Putin's first intelligence op comes to its endgame
We take a break from matters domestic to attend to matters foreign.
As I was deciding whether or not to wake up, news broke that British and European negotiators had agreed a text for the UK’s EU divorce. Prime Minister Theresa May now will try to strongarm her Cabinet colleagues to sign on to the deal. It is not certain that she’ll be able to do so. Negotiators agreeing to terms may turn out to be the easy part; Brexit has soured like old milk in the mouths of many British citizens, and calls for a new referendum on any deal are rising by the day.
Brexit was Vladimir Putin’s dry run at psychological warfare aimed at a Western state. That it succeeded beyond all expectations gave him the confidence to interfere in the 2016 US presidential contest.
Now his first operation is coming to fruition, but are the results good for Russia? Sure, the UK will be separated, in a way, from Europe. But the UK will still maintain security links with the EU. And, according to the deal, it may very well end up in a customs union with Europe for an indeterminate time, in order to prevent a hard border between Northern Ireland and the Republic. This fact alone may prod UK citizens to realize that Brexit is nothing but a chimera, and seek to rejoin the EU in order to have a vote at the table. As Jo Johnson, brother to Boris, and a Remainer, said last week, this deal is the worst of all possible worlds; it doesn’t deliver clean Brexit, and instead makes the UK a vassal state of the EU.
Putin was hoping that other Eurosceptic nations would follow Britain’s suit. Instead, the EU-27 have proven to be startlingly resilient. Poland and Hungary may chafe, but their leaders know they would be economic basket cases without EU membership. The goal of the EU negotiations has been to make quite clear that there are consequences for leaving the Union.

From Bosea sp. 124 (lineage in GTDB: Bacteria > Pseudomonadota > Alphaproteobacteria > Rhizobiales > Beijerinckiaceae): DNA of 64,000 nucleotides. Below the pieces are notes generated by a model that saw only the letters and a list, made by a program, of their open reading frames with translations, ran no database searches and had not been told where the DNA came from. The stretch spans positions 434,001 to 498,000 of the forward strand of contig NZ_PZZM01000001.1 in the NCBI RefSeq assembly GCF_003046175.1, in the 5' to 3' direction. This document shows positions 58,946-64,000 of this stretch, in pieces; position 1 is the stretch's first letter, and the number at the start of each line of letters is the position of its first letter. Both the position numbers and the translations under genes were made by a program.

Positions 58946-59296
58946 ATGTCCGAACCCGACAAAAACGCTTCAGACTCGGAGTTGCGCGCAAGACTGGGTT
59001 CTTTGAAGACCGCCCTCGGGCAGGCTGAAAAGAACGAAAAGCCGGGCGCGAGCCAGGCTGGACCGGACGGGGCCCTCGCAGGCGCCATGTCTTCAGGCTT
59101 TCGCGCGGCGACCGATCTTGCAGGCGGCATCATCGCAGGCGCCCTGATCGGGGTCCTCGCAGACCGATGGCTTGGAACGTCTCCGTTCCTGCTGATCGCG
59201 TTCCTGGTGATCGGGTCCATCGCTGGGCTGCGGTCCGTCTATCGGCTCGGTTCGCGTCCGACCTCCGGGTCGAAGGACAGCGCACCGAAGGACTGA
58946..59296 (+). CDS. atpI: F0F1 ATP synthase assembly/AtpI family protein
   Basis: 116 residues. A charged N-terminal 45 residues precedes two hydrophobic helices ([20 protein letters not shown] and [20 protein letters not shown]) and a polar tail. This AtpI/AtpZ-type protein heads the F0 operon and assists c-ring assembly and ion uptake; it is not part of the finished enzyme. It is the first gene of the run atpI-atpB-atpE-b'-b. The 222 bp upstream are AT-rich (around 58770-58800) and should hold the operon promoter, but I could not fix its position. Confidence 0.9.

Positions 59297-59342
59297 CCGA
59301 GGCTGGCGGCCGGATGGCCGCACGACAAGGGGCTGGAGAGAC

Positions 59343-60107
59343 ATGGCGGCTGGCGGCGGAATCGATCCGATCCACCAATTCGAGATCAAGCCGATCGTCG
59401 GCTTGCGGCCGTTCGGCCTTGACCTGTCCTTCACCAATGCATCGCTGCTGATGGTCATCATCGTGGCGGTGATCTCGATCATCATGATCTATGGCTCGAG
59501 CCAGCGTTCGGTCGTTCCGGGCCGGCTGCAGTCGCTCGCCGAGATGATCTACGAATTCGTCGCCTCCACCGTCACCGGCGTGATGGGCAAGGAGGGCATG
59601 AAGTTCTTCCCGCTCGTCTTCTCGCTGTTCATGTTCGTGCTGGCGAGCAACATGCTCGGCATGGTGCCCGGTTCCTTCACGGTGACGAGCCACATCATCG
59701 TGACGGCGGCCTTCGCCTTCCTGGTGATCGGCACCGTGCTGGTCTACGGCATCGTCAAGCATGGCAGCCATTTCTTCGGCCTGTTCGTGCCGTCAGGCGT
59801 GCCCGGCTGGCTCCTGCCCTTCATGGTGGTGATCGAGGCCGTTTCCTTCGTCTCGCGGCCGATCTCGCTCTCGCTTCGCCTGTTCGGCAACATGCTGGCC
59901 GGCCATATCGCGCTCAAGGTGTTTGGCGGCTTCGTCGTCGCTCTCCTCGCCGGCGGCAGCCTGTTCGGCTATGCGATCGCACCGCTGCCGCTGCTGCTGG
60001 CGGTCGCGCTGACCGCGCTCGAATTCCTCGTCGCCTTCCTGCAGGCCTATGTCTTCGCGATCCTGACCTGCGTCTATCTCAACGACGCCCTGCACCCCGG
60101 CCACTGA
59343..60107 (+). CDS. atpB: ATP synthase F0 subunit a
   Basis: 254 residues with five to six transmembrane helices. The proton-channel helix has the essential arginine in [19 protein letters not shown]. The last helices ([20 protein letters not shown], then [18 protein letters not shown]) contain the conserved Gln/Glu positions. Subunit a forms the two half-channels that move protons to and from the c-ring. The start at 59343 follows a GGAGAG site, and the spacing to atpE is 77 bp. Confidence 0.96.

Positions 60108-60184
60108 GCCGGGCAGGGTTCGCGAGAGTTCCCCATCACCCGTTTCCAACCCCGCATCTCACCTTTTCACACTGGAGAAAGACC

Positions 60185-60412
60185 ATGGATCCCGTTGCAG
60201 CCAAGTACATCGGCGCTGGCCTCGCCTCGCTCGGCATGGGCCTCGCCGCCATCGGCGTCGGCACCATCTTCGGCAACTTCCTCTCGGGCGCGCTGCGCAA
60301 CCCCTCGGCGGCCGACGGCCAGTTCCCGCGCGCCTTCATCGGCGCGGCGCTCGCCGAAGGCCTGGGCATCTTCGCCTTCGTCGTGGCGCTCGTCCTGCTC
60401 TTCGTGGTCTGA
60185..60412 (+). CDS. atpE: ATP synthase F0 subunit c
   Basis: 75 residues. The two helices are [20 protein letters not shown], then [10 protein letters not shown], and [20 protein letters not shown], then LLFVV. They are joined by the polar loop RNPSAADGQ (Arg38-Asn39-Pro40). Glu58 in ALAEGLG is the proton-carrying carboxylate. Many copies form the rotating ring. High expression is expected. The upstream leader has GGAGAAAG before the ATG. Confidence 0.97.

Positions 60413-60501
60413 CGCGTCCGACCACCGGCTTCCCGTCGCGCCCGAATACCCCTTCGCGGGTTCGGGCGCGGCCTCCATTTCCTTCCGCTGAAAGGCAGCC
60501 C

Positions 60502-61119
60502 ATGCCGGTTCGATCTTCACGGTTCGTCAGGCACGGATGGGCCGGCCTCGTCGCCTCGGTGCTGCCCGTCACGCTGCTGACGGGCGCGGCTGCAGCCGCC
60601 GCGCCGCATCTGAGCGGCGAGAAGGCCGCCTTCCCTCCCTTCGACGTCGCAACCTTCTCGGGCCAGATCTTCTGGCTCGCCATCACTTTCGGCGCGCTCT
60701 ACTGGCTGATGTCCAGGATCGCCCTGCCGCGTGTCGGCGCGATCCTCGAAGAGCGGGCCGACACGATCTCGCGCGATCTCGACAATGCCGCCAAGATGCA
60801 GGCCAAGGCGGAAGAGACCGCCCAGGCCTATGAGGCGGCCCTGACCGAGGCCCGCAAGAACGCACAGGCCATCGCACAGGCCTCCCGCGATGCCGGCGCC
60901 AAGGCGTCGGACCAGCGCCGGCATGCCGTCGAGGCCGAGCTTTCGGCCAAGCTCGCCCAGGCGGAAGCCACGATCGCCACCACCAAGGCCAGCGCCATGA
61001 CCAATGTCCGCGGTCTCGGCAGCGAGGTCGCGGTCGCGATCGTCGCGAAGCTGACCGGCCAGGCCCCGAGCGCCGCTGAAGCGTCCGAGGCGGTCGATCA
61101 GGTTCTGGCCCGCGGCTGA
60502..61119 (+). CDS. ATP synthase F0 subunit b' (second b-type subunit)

And, again, however much Theresa May brays about there being no second referendum, it may be out of her hands. It’s not a sure thing that she can get a majority in the Commons. Her hand may be forced, and she will have to put the question to a popular vote. The leaders behind the People’s Referendum insist that an option to jettison the whole charade and remain within the EU be included. It’s hard to see how they could be denied that.
Putin was never a very good intelligence agent. His actions in the US, rather than crippling us, have revived a sense of citizenship in the majority who don’t want to be Russian stooges. His EU operation made the Union that much stronger, and may fail in the end to separate the UK from it. Meanwhile, sanctions remain, and oligarchs get restive as they see their investments in Europe and the US under threat. If anything in Russia’s history can be said to be a truism, it’s this: Autocrats aren’t eternal.
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